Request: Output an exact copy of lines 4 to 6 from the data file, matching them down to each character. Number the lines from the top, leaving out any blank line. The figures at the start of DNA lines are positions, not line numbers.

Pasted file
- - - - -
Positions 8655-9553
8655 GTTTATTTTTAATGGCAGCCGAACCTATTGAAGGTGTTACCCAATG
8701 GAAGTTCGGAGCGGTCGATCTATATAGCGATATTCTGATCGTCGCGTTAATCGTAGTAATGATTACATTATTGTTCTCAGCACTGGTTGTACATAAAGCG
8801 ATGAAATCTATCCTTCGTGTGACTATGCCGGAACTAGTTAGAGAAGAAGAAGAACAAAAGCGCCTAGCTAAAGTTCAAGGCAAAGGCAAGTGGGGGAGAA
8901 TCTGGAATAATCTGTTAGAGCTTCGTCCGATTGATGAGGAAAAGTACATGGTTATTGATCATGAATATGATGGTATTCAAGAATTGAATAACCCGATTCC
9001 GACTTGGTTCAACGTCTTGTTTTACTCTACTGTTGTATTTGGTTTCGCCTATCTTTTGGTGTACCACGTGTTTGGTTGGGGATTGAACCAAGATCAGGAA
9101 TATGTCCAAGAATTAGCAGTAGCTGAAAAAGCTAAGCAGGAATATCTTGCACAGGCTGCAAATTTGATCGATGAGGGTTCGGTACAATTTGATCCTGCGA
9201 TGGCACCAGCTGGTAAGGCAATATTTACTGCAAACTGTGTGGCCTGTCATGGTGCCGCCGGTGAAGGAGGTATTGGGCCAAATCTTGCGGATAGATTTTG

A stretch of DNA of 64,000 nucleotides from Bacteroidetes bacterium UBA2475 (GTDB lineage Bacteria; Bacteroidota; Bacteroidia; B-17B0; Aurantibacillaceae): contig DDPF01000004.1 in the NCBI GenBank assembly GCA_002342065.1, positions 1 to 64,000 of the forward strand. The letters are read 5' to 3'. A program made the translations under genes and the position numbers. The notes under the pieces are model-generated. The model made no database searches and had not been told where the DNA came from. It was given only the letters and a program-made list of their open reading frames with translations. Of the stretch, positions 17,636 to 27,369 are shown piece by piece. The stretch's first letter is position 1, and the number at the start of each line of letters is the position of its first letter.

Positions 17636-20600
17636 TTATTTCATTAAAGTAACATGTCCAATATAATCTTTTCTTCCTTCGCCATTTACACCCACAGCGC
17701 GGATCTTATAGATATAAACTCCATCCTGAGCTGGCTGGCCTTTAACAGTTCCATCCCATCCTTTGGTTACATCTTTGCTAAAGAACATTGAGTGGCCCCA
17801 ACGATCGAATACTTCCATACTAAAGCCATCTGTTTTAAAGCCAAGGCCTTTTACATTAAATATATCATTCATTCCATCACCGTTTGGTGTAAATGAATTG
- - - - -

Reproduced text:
8801 ATGAAATCTATCCTTCGTGTGACTATGCCGGAACTAGTTAGAGAAGAAGAAGAACAAAAGCGCCTAGCTAAAGTTCAAGGCAAAGGCAAGTGGGGGAGAA
8901 TCTGGAATAATCTGTTAGAGCTTCGTCCGATTGATGAGGAAAAGTACATGGTTATTGATCATGAATATGATGGTATTCAAGAATTGAATAACCCGATTCC
9001 GACTTGGTTCAACGTCTTGTTTTACTCTACTGTTGTATTTGGTTTCGCCTATCTTTTGGTGTACCACGTGTTTGGTTGGGGATTGAACCAAGATCAGGAA